A custom data type (CDT) is a designer-defined data structure that represents a logical grouping of related data, such as Employee and Contract. CDTs can be used to read from and write to a database table, to store information within a process, or to define inputs or outputs of a web service or Appian plug-in.
All CDTs can be downloaded and imported as XML Schema Definition (XSD) files. For information about XSDs, see the Supported XSD Elements and JPA Annotations page.
The life cycle of a CDT depends on where the authoritative data structure for your application is designed. See the diagram below for a high-level overview of the most common data type life cycle patterns.
The table below describes the properties for data types.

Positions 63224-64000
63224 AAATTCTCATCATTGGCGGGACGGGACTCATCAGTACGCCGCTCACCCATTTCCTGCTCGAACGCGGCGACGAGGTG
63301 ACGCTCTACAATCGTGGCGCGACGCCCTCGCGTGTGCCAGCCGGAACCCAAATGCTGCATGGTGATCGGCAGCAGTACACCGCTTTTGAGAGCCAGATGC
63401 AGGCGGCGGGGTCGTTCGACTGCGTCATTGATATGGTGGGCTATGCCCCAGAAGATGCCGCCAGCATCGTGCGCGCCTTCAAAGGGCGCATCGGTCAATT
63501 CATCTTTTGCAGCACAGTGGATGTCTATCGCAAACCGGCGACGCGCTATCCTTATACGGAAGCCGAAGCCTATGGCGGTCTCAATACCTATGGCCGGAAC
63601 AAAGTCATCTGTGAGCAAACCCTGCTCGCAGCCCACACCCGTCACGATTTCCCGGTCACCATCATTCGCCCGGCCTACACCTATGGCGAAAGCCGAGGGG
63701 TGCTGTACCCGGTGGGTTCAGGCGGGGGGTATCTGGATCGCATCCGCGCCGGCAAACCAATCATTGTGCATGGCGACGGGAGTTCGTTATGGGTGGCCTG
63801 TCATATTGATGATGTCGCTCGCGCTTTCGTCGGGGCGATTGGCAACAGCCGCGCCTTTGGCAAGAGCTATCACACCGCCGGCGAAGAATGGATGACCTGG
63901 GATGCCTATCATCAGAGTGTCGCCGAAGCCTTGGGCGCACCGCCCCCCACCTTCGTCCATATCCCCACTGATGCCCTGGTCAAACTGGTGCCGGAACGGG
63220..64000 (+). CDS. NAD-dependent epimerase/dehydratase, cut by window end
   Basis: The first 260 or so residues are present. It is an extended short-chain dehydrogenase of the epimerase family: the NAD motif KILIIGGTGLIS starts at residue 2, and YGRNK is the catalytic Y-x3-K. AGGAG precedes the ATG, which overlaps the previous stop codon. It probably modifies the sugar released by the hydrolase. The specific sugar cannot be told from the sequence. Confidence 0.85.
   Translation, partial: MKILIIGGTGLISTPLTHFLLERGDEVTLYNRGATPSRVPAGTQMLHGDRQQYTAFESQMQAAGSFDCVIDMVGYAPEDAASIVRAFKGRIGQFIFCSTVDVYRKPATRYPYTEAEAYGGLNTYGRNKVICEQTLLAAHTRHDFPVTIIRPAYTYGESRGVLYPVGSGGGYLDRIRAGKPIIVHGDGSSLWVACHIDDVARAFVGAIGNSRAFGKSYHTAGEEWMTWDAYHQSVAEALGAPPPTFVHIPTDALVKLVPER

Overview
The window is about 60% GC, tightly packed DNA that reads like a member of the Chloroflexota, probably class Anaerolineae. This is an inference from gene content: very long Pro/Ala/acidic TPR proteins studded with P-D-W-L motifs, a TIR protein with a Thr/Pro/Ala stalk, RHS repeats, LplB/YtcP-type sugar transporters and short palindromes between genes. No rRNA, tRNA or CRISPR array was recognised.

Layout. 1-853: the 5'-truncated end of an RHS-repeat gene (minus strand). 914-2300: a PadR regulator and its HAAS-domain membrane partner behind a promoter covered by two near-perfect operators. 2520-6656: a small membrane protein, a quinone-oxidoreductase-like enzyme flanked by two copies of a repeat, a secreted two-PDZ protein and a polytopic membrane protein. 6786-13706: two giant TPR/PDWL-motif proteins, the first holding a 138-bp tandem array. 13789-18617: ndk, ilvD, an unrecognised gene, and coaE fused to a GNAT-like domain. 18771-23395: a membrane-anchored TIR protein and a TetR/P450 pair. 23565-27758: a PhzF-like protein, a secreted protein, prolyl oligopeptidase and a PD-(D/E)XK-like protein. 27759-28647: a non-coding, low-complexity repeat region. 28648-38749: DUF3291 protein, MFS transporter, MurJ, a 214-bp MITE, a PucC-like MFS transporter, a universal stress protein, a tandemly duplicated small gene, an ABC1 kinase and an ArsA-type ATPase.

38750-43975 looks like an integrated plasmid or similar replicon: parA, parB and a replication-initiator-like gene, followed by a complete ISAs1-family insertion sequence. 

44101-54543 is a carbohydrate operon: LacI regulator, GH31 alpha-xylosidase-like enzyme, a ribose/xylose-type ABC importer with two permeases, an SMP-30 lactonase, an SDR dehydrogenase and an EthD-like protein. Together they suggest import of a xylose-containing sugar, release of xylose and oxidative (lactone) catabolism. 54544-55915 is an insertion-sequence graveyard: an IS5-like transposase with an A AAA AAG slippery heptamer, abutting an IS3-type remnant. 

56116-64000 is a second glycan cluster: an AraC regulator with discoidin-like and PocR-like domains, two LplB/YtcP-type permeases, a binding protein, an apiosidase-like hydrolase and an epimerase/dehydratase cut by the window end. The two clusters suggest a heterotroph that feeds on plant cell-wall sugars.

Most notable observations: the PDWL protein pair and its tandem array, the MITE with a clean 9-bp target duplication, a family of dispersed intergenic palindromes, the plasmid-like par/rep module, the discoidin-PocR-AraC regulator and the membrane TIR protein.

|Name|| Names must start with a letter or an underscore, and may contain only letters, numbers, hyphens, periods, and underscores, e.g.,
|Namespace|| Formatted as a URI, e.g.,
|Description||Displayed in data type pickers in the process modeler|
|Last Modified||Updated when the data type is created, and every time that the data type is modified|
|Source|| Indicates how the data type was created or last modified:
|Field Names||Field names are case sensitive, and must be unique within one data type|
|Field Types||Fields can be of the following types: primitive, custom. Other Appian types are not available.|
Note: When using multiple application servers, the data type visibility is only updated in the cache of the application server you are logged into. The cache of any other application server is updated upon the next restart. To avoid restarting your application servers, log into each application server individually as this updates the data type visibility in each application server's cache.
Users in the designer role can create data types in the following ways: